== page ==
Millions of Americans have high cholesterol and struggle to control it. A class of prescription drugs known as statins are effective at lowering cholesterol levels. But there are some over-the-counter and natural treatments that can help to lower your cholesterol. No matter what drug therapy you choose, the American Heart Association says that diet plays a key role in cholesterol levels and, in many cases, simply changing your diet to a low-fat, high-fiber diet will produce results.
A vitamin that you can purchase at any drug or health food store, niacin is known to lower cholesterol and triglycerides, but only modestly. While it has been proven that statins may cut cholesterol levels in half, niacin is significantly less effective, though for those with only slightly elevated levels, niacin, also known as B3 or nicotinic acid, may be an option. Niacin should be taken three times a day and you should start with a dosage of 50 milligrams three times a day and slowly increase to 1,000 mg, according to the HeartPoint.com website.
Fish Oil Pills
Widely available, fish oil pills are high in omega-3 fatty acids, which are polyunsaturated fats. According to the Mayo Clinic, omega-3 fatty acids are important in the fight against high triglyceride and cholesterol. These fats help to protect the heart from sudden death from heart disease. Fish oil pills, along with the consumption of big fish like salmon or tuna, can help to lower triglyceride and cholesterol levels. Omega-3 fatty acids may also be found in flaxseed or canola oil.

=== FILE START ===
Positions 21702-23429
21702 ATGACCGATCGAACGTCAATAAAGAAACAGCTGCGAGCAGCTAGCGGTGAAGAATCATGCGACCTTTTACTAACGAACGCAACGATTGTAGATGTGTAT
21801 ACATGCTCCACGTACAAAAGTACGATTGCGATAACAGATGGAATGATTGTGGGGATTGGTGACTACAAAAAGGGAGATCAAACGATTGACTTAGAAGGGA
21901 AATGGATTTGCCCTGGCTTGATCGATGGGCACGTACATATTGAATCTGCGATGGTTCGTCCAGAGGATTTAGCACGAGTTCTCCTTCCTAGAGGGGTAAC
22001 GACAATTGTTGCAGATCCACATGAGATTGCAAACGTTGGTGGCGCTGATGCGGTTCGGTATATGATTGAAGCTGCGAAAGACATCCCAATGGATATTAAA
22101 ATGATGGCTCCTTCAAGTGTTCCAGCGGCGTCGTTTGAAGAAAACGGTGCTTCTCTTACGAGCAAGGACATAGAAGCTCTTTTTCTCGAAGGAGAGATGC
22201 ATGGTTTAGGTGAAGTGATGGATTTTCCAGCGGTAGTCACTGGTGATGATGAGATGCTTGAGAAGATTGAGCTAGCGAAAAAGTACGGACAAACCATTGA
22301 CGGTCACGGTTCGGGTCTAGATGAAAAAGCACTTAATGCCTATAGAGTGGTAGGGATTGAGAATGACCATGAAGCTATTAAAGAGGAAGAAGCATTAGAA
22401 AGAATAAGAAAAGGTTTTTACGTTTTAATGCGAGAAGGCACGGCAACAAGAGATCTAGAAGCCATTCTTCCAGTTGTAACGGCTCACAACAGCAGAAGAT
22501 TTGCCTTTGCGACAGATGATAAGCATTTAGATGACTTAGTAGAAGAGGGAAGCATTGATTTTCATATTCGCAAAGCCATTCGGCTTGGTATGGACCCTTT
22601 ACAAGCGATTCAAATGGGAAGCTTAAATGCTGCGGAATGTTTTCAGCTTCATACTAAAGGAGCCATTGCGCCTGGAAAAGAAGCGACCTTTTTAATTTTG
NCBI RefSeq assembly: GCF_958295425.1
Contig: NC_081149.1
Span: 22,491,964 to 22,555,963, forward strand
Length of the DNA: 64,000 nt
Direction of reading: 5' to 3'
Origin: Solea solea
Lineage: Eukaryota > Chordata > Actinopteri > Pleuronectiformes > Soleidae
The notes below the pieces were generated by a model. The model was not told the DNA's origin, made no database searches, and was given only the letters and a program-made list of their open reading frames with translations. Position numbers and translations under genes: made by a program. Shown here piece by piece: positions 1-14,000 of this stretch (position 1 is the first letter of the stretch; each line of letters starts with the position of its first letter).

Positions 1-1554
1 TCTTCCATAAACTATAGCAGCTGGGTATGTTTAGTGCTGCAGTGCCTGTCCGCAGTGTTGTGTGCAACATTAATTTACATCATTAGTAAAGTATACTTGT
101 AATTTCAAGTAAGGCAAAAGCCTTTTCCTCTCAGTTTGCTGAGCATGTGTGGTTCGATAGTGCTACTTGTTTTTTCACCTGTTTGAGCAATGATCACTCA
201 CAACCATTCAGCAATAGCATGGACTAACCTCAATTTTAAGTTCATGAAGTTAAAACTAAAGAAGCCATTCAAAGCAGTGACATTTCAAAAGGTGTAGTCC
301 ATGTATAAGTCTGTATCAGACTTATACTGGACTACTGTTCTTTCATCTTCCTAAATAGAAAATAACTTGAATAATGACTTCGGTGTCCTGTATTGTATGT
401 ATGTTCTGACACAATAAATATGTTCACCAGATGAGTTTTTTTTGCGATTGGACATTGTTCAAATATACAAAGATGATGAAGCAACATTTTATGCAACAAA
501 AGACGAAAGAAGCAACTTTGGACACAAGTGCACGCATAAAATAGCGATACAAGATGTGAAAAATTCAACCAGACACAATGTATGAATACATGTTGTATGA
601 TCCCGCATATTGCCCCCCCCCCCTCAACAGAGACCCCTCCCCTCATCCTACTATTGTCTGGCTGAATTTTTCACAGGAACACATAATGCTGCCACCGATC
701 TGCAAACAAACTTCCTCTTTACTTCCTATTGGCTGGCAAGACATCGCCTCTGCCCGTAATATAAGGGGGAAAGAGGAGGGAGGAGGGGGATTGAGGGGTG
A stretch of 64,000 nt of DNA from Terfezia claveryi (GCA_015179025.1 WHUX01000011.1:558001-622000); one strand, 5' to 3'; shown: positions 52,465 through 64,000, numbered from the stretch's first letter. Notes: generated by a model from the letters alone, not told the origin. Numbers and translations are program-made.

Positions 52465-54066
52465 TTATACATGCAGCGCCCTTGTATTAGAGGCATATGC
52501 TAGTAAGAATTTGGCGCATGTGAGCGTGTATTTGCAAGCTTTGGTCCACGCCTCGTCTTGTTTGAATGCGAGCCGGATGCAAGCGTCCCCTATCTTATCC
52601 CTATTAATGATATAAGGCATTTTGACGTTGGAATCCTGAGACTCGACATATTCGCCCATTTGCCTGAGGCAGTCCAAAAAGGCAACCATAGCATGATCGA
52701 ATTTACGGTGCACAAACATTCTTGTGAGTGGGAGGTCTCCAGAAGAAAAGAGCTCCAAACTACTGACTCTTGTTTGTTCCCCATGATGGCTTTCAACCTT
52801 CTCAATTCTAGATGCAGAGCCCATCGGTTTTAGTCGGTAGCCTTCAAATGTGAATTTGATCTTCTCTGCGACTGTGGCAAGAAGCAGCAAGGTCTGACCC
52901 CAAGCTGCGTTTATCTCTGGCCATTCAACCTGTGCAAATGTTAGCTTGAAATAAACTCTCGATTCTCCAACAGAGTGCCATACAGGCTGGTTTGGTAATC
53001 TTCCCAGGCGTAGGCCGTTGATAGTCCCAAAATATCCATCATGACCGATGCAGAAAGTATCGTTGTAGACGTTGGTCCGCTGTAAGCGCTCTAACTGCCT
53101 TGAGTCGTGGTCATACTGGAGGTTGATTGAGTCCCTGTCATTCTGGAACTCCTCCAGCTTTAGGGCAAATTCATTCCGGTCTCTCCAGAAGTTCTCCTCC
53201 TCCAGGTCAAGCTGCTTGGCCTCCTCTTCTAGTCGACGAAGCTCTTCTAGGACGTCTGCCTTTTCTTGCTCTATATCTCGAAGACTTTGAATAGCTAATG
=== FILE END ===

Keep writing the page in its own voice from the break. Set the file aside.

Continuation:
According to the Mayo Clinic and many other heart health experts, oats and oat bran are effective cholesterol reducers. Oats contain soluble fiber, which has been found to be effective at inhibiting the absorption of cholesterol and, in turn, consuming oats can help to reduce levels of so-called bad cholesterol. Oats and oat bran are commercially available as oatmeal and in cereals made from oatmeal or oat bran.
The website Herbal-Supplements-Guide.com recommends five herbs that are effective in lowering bad cholesterol levels. Ginger, green tea, guggulipid (an old Indian herb), olive oil and turmeric are all effective at reducing cholesterol as well as improving circulation and, in some cases, lowering blood pressure.
No Benefit from Antioxidant Vitamins
The American Heart Association addresses the theory that antioxidant vitamins--A, C and E--are useful in reducing cholesterol levels. However, according to the AHA, studies have provided no scientific link between consuming these vitamins and reducing cholesterol levels. The AHA does recommend consuming foods high in antioxidants, such as fruits, vegetables, polyunsaturated oils and whole grains.